TRURO — Over four decades ago, Michael Gradone III accepted a job as the Wellfleet Elementary School principal. In June, Gradone, 73, will retire as superintendent of Truro’s one-school district.
A soft-spoken, white-bearded figure who looks as much like a child’s image of Santa Claus as is possible, Gradone thus comes to the end of his long Outer Cape school career. He served as the Wellfleet principal for 12 years. And though he has spent the last seven years leading Truro (a district so small that this has been a half-time job), his resume includes five years as the Nauset Regional Schools’ assistant superintendent and then 17 — from 1992 to 2009 — as the district’s superintendent.
“Mike is iconic on the Cape,” said Brian Davis, the retired principal-superintendent of Truro Central School. Gradone cares about students first, said Davis, and everything else stems from that. The two worked as superintendents side by side for years, then Gradone took over Davis’s position as superintendent in 2014. Stephanie Costigan was promoted to principal last year after Robert Beaudet retired unexpectedly. She will now replace Gradone as superintendent.
A Harvard graduate and the son of a Newton high school administrator, Gradone decided in college that he wanted to work directly with children. His first job was as a fourth-grade teacher for six years at Hardwick Elementary School. He came to Wellfleet from there.
At Hardwick, as he took on some administrative duties, he began to see “ways that great teachers could be brought together to increase their impact on kids,” Gradone said. “And that’s all I had hoped to do as a principal and then as a superintendent.”
Susan Hall Heinz, now the library and media specialist for the Provincetown Schools, was a student at Wellfleet Elementary School from 1975 to 1979. She remembers Gradone as a “kind, caring, and fair” principal.
Heinz said she herself was well behaved. “But I remember there were these two boys in the class who were always getting into it,” she said. “He would play the board game Uncle Wiggily with them in his office. I think that made it so he could talk to them about their behavior.”
Gradone became superintendent of the four-town Nauset district at the same time the Mass. Education Reform Act of 1993 was instituted. With it came the Mass. Comprehensive Assessment System or MCAS exams, including the requirement that all students pass the 10th-grade test to qualify for a high-school diploma.
Although the high-stakes uses of the MCAS were not popular with teachers (or with test researchers who questioned their statistical validity), Gradone supported the tests, arguing that while they were “far from a perfect measure,” they were “better than no measure.” He won praise for offering a “merit” raise to teachers if scores in the district rose. The outcome was predictable: scores go up when tests shape teaching.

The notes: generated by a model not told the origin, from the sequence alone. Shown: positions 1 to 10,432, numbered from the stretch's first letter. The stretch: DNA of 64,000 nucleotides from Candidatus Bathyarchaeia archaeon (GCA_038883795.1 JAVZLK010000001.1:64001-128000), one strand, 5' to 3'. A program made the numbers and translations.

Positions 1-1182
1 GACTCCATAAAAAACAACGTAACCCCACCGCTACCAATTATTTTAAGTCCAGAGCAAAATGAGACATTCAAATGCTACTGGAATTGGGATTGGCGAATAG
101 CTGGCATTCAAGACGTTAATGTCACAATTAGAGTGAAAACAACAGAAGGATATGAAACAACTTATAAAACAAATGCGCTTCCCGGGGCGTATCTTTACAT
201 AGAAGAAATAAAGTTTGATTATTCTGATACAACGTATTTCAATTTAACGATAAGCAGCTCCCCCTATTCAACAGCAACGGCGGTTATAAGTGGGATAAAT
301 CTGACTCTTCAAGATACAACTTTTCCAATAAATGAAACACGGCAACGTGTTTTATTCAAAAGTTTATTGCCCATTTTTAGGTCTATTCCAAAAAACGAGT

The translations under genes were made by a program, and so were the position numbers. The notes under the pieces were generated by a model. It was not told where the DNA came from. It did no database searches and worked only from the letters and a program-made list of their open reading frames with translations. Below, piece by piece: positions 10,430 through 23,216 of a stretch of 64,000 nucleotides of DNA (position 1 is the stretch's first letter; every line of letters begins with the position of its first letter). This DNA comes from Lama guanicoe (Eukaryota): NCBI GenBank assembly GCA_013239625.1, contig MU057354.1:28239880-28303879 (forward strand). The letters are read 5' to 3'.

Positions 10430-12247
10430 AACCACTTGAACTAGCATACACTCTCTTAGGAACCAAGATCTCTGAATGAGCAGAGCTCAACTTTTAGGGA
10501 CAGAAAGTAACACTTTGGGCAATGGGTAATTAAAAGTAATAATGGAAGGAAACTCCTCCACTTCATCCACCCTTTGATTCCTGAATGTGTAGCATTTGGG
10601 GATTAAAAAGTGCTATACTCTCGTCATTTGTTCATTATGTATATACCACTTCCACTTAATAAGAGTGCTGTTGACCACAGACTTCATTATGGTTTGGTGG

Gradone’s approach turned out to give the district’s enrollment a boost. Since Nauset’s MCAS scores have annually topped all other Cape districts except for the Sturgis Charter School, school choice has attracted students to Nauset. Today, 24 percent of Nauset High’s population comes from school choice.
But improvements at the schools, Gradone explained, were “really a cultural change over a period of time and not test scores over two years.” Nauset’s drama club excelled at the same time, and the honors chorus sang at Carnegie Hall. “We wanted to nurture everyone,” Gradone said.
Amy Kandall, an art teacher at Nauset High School, said Gradone had good ideas. He once asked her to teach a professional development course on the use of art in academic classrooms. This validated her expertise, she said, and also helped teachers who constantly need to take such courses to keep up their certifications and find few options on the Cape.
“He’s a grandfather figure and a very sweet man,” Kandall said. “He was the rare kind of administrator you could go to with anything.”
Gradone said he learned a lot about his profession from his father, Michael Gradone Jr. He was a student at Newton North High School while his father was a house master there. He saw that his father cared a lot about his students. Rather than being a bureaucrat, he worked to make a difference in students’ lives. “He was a great role model,” Gradone said.